Monday 18 December 2017

Citron's sweet touch

Paolo Tullio

Paolo Tullio

In the catering world, there are a few eternal truths. Here's one: it's really hard to get people to go upstairs or downstairs to a restaurant.

A restaurant needs something over and above the average to make the diner change that habit.

Here's another truth: hotel restaurants need to try harder than standalone restaurants in order to be taken seriously. I'm not sure why that should be the case, but I suspect there's a long-standing prejudice against hotel restaurants.

This week, I went to review a restaurant that is both on the first floor and is also part of a hotel, so it ticks both of the above boxes. But let me tell you why I felt the trip would be worth it.

Do you remember the last venture of Conrad Gallagher? It was called Salon des Saveurs. It got nominated for a number of awards, and, in 2010, Conrad was nominated best chef in Leinster as a result of the good reports coming from the restaurant.

A few of us on the judging committee, including me, argued that the accolade should go to the chef who was doing the cooking – Matt Fuller. By 2010, Conrad was concentrating on his Sligo venture and had left Salon des Saveurs in Matt's capable hands, so we felt the award should be his, and indeed that's what happened.

So when I heard that Matt was now in the kitchen at Citron in the Fitzwilliam Hotel, I was keen to see what he'd do with the menu. I arranged to meet Bairbre Power there for an early meal and it was a good place to meet, as we were both in the city centre.

From the hotel foyer, you take a lift up to the first floor where you are met with a desk and greeted. In truth, the dining room is not an easy space. It's open on one side to the lobby and sounds drift up from there, which can be distracting if your table is alongside that edge.

We got a table on the far wall, which had banquettes against the wall and rather uncomfortable chairs on the other side of the table. After a while, I gave up my hard chair and we sat side by side on the banquette.

I've reviewed Citron twice before, once when Conrad Gallagher was head chef and again when Stephen McAllister was head chef, so I was aware of the room's limitations. But I'm a man who enjoys good food, and I suspected that was what we were going to get.

We had a choice of three menus: an à la carte, a pre-theatre menu and a tasting menu. The pre-theatre menu was very well-priced – two courses for €20 or three for €25.

The à la carte had starters clustered around €10 and mains from €23-€30, and the tasting menu was €55.

I was tempted by the value of the pre-theatre menu, but both Bairbre and I wanted to see what the tasting menu would bring. It offered five courses plus coffee or tea, and an amuse-bouche.

I suggested to Bairbre that we do something I like doing in good restaurants, and that is leaving the choices up to the chef. So, we sat back to await whatever the kitchen was going to send us.

You can do the same with the wine. For €30 each, you'll get four glasses of wine matched to your dishes. We ordered a glass of Sauvignon Blanc for me and a Merlot for Bairbre.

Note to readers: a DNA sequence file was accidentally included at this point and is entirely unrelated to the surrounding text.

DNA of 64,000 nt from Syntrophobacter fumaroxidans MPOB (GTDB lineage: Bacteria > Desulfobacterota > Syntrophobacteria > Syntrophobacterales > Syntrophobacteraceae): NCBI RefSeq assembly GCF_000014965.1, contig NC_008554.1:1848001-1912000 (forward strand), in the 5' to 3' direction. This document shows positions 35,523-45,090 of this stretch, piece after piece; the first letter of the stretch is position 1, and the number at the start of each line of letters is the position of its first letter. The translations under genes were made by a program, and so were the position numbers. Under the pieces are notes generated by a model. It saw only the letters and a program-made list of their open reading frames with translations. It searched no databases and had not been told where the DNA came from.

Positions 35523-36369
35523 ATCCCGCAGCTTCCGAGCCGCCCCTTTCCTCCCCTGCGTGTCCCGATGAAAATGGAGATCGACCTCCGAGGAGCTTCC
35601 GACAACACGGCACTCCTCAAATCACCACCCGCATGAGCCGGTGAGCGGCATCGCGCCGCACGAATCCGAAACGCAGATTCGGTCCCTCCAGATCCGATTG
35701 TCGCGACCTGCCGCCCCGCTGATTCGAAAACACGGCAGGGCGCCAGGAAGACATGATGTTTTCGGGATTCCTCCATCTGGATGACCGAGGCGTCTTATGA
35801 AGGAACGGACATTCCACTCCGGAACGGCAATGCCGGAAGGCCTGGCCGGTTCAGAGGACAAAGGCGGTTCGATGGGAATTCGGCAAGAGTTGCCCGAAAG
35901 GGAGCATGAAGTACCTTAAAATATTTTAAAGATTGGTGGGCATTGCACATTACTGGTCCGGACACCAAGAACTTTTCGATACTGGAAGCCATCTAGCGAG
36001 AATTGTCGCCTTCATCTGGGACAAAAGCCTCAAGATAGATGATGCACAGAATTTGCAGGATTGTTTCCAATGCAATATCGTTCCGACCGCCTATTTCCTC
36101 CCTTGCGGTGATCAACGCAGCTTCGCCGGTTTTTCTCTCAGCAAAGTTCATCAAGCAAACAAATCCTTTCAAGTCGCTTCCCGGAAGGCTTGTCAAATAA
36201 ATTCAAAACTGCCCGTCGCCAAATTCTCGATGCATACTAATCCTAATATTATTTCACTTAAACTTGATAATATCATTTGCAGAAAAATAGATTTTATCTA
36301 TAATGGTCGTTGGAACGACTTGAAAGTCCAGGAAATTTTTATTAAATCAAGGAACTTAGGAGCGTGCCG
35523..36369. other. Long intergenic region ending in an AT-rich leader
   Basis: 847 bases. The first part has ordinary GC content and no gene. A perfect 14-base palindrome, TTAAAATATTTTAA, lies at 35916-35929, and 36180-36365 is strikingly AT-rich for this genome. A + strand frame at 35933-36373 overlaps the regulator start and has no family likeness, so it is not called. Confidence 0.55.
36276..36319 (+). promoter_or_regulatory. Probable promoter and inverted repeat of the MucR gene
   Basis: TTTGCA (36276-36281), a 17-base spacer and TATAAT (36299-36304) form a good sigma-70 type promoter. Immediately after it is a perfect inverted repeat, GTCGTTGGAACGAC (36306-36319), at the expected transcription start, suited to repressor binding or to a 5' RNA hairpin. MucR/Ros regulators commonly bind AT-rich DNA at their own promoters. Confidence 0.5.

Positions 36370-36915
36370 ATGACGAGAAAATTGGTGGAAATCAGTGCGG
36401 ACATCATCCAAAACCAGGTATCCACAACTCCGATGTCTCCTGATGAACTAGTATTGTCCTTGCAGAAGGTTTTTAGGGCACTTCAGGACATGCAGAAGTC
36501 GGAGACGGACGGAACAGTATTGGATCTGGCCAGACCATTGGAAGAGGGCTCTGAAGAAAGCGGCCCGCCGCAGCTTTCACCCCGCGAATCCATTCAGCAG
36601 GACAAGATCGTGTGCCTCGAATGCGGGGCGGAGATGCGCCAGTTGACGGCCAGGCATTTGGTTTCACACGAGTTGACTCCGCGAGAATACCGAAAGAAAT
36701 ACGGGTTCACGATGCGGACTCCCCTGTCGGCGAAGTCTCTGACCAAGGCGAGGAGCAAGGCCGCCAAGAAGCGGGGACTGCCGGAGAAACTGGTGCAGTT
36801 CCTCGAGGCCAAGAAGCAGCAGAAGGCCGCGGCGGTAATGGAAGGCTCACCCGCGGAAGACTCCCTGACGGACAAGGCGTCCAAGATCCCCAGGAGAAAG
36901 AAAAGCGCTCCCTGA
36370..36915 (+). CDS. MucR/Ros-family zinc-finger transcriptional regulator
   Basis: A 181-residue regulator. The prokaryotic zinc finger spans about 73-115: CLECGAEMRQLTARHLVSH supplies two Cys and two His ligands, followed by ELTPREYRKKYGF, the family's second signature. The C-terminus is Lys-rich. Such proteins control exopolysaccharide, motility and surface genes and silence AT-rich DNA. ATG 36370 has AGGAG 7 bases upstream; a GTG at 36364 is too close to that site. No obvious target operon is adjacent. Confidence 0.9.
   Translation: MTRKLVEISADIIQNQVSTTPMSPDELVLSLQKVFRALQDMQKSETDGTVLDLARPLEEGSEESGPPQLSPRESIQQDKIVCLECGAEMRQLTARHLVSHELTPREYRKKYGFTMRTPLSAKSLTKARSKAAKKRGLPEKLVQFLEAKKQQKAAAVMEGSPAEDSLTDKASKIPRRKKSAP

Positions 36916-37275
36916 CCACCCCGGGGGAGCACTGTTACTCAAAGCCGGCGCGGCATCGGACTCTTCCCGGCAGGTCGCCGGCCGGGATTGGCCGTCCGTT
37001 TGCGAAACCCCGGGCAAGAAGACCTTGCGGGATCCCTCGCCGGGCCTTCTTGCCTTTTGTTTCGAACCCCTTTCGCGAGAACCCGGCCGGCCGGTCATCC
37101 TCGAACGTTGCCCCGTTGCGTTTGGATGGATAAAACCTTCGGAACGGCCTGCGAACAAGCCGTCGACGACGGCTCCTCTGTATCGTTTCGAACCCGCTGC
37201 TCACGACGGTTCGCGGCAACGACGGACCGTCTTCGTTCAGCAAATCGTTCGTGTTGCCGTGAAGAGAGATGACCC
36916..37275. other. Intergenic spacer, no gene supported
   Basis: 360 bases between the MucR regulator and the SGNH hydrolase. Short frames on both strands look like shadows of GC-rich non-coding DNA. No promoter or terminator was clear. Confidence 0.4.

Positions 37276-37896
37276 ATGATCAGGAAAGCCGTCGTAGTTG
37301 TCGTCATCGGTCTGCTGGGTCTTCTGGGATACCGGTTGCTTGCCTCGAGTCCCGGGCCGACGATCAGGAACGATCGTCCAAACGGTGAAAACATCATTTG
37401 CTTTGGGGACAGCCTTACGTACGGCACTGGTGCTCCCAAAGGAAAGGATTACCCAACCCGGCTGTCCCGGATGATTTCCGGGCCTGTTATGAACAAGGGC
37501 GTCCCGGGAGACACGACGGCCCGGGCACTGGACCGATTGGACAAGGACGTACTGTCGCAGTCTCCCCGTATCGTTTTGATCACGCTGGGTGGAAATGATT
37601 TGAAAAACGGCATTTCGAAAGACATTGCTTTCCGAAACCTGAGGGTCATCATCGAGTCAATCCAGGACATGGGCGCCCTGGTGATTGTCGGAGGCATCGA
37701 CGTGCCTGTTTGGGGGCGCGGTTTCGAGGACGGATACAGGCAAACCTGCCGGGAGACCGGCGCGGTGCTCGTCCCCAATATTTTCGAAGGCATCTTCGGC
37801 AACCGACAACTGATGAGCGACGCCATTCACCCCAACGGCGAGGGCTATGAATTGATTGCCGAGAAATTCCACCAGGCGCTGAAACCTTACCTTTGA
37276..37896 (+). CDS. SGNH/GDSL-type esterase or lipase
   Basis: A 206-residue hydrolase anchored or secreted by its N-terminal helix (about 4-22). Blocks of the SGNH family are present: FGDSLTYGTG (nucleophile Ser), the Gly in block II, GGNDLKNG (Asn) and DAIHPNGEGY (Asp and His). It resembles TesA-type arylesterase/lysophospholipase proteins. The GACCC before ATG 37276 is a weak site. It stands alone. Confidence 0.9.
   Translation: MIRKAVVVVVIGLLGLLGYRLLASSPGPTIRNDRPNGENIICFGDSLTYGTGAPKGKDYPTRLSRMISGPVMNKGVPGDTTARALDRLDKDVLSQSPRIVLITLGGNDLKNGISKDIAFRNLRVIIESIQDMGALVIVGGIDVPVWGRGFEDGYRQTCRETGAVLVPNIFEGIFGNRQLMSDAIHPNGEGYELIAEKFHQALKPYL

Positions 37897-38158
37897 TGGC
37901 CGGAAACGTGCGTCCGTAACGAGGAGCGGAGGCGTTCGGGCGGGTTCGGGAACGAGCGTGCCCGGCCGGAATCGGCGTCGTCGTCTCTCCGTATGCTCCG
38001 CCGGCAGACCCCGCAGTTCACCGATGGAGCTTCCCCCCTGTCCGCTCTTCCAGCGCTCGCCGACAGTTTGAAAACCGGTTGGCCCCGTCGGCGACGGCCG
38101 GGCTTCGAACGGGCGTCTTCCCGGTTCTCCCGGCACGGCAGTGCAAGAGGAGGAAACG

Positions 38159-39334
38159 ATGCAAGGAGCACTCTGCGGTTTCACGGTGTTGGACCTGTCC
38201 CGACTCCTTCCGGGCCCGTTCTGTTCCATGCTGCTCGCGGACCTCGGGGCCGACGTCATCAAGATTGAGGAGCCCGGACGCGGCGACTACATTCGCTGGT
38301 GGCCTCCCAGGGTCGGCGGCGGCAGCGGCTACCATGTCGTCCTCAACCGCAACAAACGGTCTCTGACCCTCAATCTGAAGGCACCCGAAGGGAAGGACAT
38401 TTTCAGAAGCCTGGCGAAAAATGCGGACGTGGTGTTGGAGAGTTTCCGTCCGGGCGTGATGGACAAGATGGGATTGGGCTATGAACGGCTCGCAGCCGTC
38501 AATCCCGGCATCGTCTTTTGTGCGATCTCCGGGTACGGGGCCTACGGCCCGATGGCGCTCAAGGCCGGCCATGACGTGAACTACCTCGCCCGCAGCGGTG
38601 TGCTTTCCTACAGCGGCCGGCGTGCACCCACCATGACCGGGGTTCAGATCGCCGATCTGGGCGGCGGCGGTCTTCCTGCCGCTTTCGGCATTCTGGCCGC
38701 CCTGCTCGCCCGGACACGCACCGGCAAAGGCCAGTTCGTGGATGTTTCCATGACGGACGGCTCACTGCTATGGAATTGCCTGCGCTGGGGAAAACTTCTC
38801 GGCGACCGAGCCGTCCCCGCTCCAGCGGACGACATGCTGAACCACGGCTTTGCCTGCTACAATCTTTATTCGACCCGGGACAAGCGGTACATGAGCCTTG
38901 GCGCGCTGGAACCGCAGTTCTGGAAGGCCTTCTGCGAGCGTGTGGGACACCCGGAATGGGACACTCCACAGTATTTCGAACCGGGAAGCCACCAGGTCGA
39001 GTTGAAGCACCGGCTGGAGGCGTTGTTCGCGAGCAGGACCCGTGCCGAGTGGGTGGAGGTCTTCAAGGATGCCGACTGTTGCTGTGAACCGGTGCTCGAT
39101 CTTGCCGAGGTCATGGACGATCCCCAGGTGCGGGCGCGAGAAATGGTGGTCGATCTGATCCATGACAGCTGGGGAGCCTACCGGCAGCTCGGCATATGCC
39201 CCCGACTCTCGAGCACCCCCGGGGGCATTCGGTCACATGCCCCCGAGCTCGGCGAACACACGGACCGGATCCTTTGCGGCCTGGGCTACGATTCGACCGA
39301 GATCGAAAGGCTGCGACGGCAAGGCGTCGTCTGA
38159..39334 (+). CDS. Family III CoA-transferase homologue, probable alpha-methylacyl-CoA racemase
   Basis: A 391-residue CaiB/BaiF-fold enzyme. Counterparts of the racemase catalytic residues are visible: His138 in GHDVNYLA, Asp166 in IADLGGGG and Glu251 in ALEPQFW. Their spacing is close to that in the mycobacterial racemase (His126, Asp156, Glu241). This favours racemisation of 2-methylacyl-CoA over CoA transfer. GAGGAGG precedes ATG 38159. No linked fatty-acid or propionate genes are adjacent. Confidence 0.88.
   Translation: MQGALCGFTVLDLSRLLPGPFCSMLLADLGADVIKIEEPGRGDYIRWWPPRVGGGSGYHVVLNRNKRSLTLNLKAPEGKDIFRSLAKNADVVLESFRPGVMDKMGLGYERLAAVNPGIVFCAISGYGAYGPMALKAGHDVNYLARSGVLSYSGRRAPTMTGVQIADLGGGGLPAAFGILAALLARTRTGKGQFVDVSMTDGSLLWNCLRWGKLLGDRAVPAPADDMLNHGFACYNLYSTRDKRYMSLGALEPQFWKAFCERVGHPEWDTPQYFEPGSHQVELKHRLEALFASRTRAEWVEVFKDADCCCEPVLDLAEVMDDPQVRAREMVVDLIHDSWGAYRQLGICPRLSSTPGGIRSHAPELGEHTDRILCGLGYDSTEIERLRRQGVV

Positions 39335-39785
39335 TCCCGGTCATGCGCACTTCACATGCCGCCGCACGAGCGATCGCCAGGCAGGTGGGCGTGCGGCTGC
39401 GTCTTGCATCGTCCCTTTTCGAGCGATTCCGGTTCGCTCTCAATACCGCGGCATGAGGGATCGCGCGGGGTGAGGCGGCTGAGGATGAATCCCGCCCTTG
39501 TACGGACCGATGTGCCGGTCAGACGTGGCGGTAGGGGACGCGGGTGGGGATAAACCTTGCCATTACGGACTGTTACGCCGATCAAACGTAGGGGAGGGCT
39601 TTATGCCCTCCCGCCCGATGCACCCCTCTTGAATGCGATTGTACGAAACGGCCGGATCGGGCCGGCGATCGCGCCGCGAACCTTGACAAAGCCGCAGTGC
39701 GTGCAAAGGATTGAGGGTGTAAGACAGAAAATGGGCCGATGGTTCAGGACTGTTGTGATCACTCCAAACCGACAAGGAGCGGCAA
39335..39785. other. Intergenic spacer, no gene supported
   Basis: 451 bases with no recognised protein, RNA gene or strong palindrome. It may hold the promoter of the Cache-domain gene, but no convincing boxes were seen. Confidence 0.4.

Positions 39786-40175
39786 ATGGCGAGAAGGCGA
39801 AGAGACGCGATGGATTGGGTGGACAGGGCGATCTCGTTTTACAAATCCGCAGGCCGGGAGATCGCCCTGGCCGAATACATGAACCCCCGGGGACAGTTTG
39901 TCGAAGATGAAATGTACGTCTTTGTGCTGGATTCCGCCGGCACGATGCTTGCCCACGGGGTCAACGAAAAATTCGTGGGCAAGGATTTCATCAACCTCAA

The first thing to arrive was our amuse-bouche, and it really did amuse. A tiny washing line arrived, on which was hung four crisps, all in the shape of clothes. Below the line there was a small dipping pot, but it was almost a shame to eat the perfectly formed laundry.

There were two good breads on the table, a crispy ciabatta and another that was called 'crystal bread'. The crystal bread was delicious, a Spanish recipe making a bread with a small amount of crumb and lots of crunchy outside.

Our first starter was pan-smoked mackerel, served with an orange and garlic vinaigrette and a really delicious apple and fennel salad. The mackerel was hot smoked with tea, tender and full of flavour, making this a very good dish.

Next, we got a pea risotto made with carnaroli rice. Apart from the peas, the risotto was flavoured with chorizo, squid, soya beans and chilli. It's not often I pick up a piece of bread to mop my plate clean of the last vestiges. Then, I noticed that Bairbre was doing the same. Not surprising – it was probably one of the best risottos I've ever eaten.

Our first main course was Atlantic cod, served as a loin with salmon roe and a tarragon rosti. This was delicately flavoured and prettily presented.

Then came the next main course, which was roast venison. A nicely roasted piece of loin came surrounded with a scoop of fennel puree, Lyonnaise potatoes with Jerusalem artichoke puree and a small dollop of black-cherry compote. Once again, a good dish.

Last came the dessert, a strawberry and basil soup. It may sound odd, but it was one of the best dishes of the night. We got a bowl with a soup made of strawberries flavoured with basil, and sitting in the soup were basil jelly, a basil mousse, a basil and lime sorbet and a dollop of Port cream.

Very rightly, it's a house signature dish.

An espresso for me finished this meal, which has ended the year very nicely for me. I'm told the dining room is due for a re-fit in the New Year, so some of my concerns will be dealt with.

But don't let that put you off going right away – this is top-class food at affordable prices. Our bill came to €140 without service.

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